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I have defined the following style for the table

table tbody.center tr td {
    text-align: center;
}

It's purpose is to have content center-align content of cell of the table that has class of tbody equal to 'center'.

Some cells are still required to be left aligned, so I'would like to have an additional style

table tbody tr td.left {
    text-align: left;
}

But that doesn't work exactly I need:

<table>
    <tbody class="center">
        <tr>
            <td class="left">Should be left aligned, but is not</td>
            <td>Center aligned</td>
        </tr>
        <tr>
            <td>long text to stretch the table to be big enough to see the alignment</td>
            <td>long text to stretch the table to be big enough to see the alignment</td>
        </tr>
    </tbody>
</table>

In this markup 'td' object alignement has in fact style defined by 'table tbody.center tr td'.

In order to resolve the problem I need to introduce an additional style:

table tbody.center tr td.left 
{
    text-align: left;
}

But I don't want to introduce 'left' for each of my customization.

Is there any way to resolve problem more effectively and to specify priority for the style?

Thank you.

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Your current CSS works just fine to me: jsfiddle.net/d4uKb –  MarcinJuraszek Nov 30 '13 at 1:17
1  
"But I don't want to introduce 'left' for each of my customization." You are obviously not an idiot. I'm completely not understanding what you mean by getting an additional advantage over that though. There has to be some way to differentiate custom. –  Jason Sebring Nov 30 '13 at 1:17
    
I supposed what I mean is please define the pattern in which you want to automagically override. This will make it more clear if this is some jQuery way or CSS possibility of what you are asking. –  Jason Sebring Nov 30 '13 at 1:20
2  
You current CSS works fine for me too! In which browser are you checking? Have you defined a doctype? –  gurudeb Nov 30 '13 at 1:23
2  
If your .center definition comes after your .left definition, it's likely that if you switch the two it will solve your problem. –  Wex Nov 30 '13 at 1:27
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2 Answers

You only need to add !important at the end of the property declaration, just before the semicolon.

This happens because of CSS cascade, and the priority is assigned to your selectors. In your case the first selector is more specific than the second, so it has a higher priority and overrides it.

In your case the two selectors have the same specificity (0,0,1,4), so the latter wins. As stated in the comments you can move the latter rule before the first (and maybe add a comment to remember yourself why that rule has to be before the other, in order to don't get again the problem).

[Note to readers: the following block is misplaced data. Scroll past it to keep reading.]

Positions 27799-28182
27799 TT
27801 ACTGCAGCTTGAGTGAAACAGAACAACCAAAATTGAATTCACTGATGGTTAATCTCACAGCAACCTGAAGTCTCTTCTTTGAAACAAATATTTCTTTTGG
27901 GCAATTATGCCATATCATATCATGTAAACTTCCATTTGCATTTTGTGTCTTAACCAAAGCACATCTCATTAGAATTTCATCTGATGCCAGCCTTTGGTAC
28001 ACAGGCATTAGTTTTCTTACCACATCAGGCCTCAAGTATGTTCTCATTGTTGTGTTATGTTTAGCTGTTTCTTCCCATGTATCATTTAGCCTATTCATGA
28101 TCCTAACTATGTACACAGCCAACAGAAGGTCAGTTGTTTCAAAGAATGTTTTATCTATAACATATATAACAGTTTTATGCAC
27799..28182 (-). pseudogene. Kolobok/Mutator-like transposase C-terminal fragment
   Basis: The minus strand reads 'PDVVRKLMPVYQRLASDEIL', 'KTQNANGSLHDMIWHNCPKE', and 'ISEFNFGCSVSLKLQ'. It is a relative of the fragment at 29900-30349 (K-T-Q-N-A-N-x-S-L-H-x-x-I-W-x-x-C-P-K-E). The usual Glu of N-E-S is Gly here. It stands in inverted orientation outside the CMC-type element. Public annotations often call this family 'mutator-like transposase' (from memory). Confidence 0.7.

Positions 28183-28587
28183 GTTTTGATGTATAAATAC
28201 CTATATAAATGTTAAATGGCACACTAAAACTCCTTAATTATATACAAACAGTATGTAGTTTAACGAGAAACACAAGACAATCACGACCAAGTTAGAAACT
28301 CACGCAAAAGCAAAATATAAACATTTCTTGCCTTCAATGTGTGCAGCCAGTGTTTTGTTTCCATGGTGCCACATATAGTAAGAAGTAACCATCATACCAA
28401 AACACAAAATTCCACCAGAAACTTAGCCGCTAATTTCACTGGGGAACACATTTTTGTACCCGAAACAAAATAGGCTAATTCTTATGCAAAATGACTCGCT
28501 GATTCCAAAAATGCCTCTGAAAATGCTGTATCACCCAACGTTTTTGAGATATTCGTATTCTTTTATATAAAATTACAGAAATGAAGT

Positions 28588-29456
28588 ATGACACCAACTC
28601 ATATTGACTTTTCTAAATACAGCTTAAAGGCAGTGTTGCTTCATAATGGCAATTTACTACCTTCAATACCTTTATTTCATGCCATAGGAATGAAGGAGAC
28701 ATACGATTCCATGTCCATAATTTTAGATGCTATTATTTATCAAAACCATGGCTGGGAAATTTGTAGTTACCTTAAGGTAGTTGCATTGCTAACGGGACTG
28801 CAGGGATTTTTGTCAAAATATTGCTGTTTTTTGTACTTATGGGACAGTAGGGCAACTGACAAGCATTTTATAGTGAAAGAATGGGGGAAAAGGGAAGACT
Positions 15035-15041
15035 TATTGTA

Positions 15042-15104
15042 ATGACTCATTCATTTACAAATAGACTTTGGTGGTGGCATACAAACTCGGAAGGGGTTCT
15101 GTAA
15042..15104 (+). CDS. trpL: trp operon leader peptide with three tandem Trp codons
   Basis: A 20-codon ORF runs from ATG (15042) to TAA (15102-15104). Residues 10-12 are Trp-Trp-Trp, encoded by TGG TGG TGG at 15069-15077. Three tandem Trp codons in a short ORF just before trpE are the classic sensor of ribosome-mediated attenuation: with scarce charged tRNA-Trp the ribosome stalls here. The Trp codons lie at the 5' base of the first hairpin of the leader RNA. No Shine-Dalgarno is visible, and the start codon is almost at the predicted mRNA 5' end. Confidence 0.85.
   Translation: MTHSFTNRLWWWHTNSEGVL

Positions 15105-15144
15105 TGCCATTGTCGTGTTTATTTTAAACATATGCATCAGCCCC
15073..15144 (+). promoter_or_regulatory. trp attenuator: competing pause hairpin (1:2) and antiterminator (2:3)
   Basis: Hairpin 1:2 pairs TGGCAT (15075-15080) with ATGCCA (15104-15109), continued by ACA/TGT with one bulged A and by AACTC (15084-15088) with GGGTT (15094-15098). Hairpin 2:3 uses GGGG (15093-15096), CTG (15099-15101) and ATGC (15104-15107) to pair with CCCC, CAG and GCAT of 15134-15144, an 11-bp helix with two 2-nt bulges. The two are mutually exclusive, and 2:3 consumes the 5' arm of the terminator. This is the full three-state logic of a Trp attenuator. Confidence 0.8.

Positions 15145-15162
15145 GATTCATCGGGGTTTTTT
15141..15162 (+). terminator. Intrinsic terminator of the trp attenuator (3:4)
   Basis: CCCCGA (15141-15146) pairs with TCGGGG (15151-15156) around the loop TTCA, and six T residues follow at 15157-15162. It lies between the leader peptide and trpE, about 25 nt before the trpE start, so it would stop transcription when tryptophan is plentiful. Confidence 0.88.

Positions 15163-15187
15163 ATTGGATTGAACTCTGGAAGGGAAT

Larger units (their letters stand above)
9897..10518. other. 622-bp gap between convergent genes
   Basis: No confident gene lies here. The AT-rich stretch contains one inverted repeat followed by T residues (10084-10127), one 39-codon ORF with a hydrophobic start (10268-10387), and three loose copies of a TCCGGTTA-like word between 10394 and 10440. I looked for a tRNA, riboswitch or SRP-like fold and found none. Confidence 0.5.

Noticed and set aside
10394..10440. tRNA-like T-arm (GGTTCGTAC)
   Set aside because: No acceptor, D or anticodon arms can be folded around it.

All the properties declared important have higher priority than the normal ones. For more details, give a look to the specifications: http://www.w3.org/TR/CSS21/cascade.html#cascade

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6  
Avoid using !important, unless it is really needed. CSS is Cascading, try to use this behavior. –  Raptor Nov 30 '13 at 1:22
    
Agreed - I'd almost recommend just using inline CSS at this point. –  Wex Nov 30 '13 at 1:23
1  
Agreed with Shivan... Important overrides other stuff but it doesn't follow proper extending... using important tells browser "do your rendering, then check my important syntax"... this is not a good way... it is similar to using "goto" in other programming languages... don't use it unless you can figure out the root cause of an attribute not getting precedence. –  gurudeb Nov 30 '13 at 1:26
    
I don't think this case is an abuse of !important, since we are specifying it on the text-align property of a td element which has class left (and is a descendant of th, and so on). If the author is giving the class left to this specific element, I'd think he wouldn't need to override it or have a different alignment. –  Carlo Cannas Nov 30 '13 at 1:48
1  
!important exists for a reason. Don't be afraid to use it guys. –  Matías Nov 30 '13 at 1:57
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Don't use !important if you can help it. You'll end up making it more difficult to override that style in the future.

There are a number of resources out there for css precedence, but here's a quick refresher:

Universal selectors
Type selectors
Class selectors
Attributes selectors
Pseudo-classes
ID selectors
Inline style

More specific selectors will be applied over less specific selectors. And try not to go crazy with chaining them, you can hurt performance of the browser laying out the page.

Update Not sure the specifics of your entire solution, but you can efficiently override a cell by adding an id to the table and .left to the td.

table tbody.center tr td {
    text-align: center;
}

#some_id td.left {
    text-align: left;
}


<table id="some_id">
    <tbody class="center">
        <tr>
            <td class="left">Should be left aligned, but is not</td>
            <td>Center aligned</td>
        </tr>
        <tr>
            <td>long text to stretch the table to be big enough to see the alignment</td>
            <td>long text to stretch the table to be big enough to see the alignment</td>
        </tr>
    </tbody>
</table>

Good luck!

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3  
You may want to offer a solution in addition to your refresher - although this is a good point. –  Wex Nov 30 '13 at 1:23
    
Good suggestion Wex –  ohiodoug Nov 30 '13 at 1:32
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